Blackmagic CinemaDNG. Phantom Cine camera. It has Forward and Back buttons to go through your recent navigation. The contents of a storage location selected in the left area are displayed on the right. Note When importing media, be sure to copy the files to your local storage, or use the project ingest options to create copies before removing your memory cards or external drives.

Continue working with your My Lesson Note When you open a project created on another computer, you may see a message warning you about a missing renderer.

It indicates that the project was last saved with project settings configured for a different or missing GPU. Begin by resetting the workspace to the default; in the Workspaces panel, click Editing.

Then, open the panel menu adjacent to the Editing option, and choose Reset To Saved Layout or double-click the Editing workspace name. Click the Media Browser panel name to bring it to the front of the panel group it should be docked with the Project panel by default.

Tip It can be difficult to find the right key in some keyboard layouts. The Media Browser panel should now fill the screen. You may need to adjust the width of columns to make it easier to see items. Click the Thumbnail View button at the lower left of the Media Browser panel, and drag the resize slider next to it to enlarge the thumbnails of the clips.

Choose any size you like. Note The Media Browser filters out non-media and unsupported files, making it easier to browse for video or audio assets. Tip As you navigate into a folder system, the navigation area on the left of the Media Browser can fill up with folders. Drag the vertical divider to resize the navigation area or scroll within the navigation area to display the folders you are interested in. You can hover your pointer over any clip thumbnail that is not selected, without clicking, to see a preview of the clip contents.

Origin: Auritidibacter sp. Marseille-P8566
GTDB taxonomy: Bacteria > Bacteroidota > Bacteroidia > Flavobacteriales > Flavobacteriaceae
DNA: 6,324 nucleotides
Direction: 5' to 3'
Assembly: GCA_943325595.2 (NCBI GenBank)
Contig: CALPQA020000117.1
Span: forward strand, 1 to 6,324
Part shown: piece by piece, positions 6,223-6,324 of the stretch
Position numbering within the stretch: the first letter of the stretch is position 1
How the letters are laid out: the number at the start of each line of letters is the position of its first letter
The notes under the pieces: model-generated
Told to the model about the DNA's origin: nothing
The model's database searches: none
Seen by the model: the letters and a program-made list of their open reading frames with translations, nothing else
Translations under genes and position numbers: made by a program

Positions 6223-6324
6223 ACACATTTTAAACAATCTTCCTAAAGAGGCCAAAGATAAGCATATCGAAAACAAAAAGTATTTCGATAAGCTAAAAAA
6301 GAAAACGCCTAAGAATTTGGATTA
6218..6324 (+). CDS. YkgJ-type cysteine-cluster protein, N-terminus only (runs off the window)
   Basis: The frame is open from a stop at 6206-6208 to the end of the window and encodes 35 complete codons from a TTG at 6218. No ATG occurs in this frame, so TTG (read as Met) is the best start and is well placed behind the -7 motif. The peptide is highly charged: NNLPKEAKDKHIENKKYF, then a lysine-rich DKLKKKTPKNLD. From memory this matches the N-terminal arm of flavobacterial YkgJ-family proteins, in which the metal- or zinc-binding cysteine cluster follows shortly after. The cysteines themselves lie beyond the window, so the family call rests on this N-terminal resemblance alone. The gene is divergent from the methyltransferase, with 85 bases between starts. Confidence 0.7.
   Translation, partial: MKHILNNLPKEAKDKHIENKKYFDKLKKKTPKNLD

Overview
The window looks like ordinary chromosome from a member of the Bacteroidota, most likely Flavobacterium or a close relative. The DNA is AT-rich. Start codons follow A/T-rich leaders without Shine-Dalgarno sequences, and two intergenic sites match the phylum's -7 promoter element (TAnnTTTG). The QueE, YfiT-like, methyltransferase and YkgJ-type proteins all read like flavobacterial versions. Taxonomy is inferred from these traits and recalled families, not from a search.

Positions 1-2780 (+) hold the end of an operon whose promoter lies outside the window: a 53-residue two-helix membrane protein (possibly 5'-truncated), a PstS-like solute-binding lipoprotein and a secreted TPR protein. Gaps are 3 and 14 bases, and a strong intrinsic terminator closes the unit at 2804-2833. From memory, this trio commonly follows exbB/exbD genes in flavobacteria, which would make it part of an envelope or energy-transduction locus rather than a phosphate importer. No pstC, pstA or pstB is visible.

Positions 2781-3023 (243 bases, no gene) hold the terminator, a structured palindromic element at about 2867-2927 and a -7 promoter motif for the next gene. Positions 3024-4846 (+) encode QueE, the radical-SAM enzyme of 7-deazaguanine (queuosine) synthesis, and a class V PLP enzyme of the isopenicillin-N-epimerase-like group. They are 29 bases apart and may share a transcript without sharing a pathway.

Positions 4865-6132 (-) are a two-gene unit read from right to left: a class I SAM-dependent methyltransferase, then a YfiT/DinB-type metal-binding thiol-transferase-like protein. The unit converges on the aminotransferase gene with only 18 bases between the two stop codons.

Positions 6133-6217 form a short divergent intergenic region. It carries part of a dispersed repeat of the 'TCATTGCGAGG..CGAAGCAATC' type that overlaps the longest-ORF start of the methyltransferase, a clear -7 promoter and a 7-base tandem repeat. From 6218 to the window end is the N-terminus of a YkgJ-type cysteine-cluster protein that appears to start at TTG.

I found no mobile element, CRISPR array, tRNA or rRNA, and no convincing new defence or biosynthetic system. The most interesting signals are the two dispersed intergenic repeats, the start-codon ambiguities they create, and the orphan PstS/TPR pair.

Hovering over the left edge shows the start of the clip; hovering over the right edge shows the end of the clip.

Click any clip once to select it. You can now preview the clip using keyboard shortcuts. When a clip is selected while in thumbnail view, a small preview timeline appears under the clip. Press the L key or the spacebar to play a clip. To stop playback, press the K key or press the spacebar again. To play backward, press the J key. Experiment with playing back other clips. You should be able to hear the clip audio during playback.

You can press the J or L key multiple times to increase the playback rate for fast previews. Use the K key or the spacebar to pause playback. But if code isn’t clean, it can bring a development organization …. Skip to main content. Start your free trial.

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Description Sample Content Updates. The online companion files include all the necessary assets for readers to complete the projects featured in each chapter as well as ebook updates when Adobe releases new features for Creative Cloud customers.

All buyers of the book get full access to the Web Edition: a Web-based version of the complete ebook enhanced with video and interactive multiple-choice quizzes. As always with the Classroom in a Book, Instructor Notes are available for teachers to download. Making compositing part of your projects Working with the Opacity effect Working with alpha-channel transparencies Color keying a greenscreen shot Masking clips 16 Creating Titles Getting started An overview of the Titler window Mastering video typography essentials Creating titles Stylizing text Working with shapes and logos Making text roll and crawl Introducing captions 17 Managing Your Projects Getting started Using the File menu Using the Project Manager Performing the final project management steps Importing projects or sequences Managing collaboration Using the Libraries panel Managing your hard drives 18 Exporting Frames, Clips, and Sequences Getting started Overview of export options Exporting single frames Exporting a master copy Working with Adobe Media Encoder Uploading to social media Exchanging with other editing applications.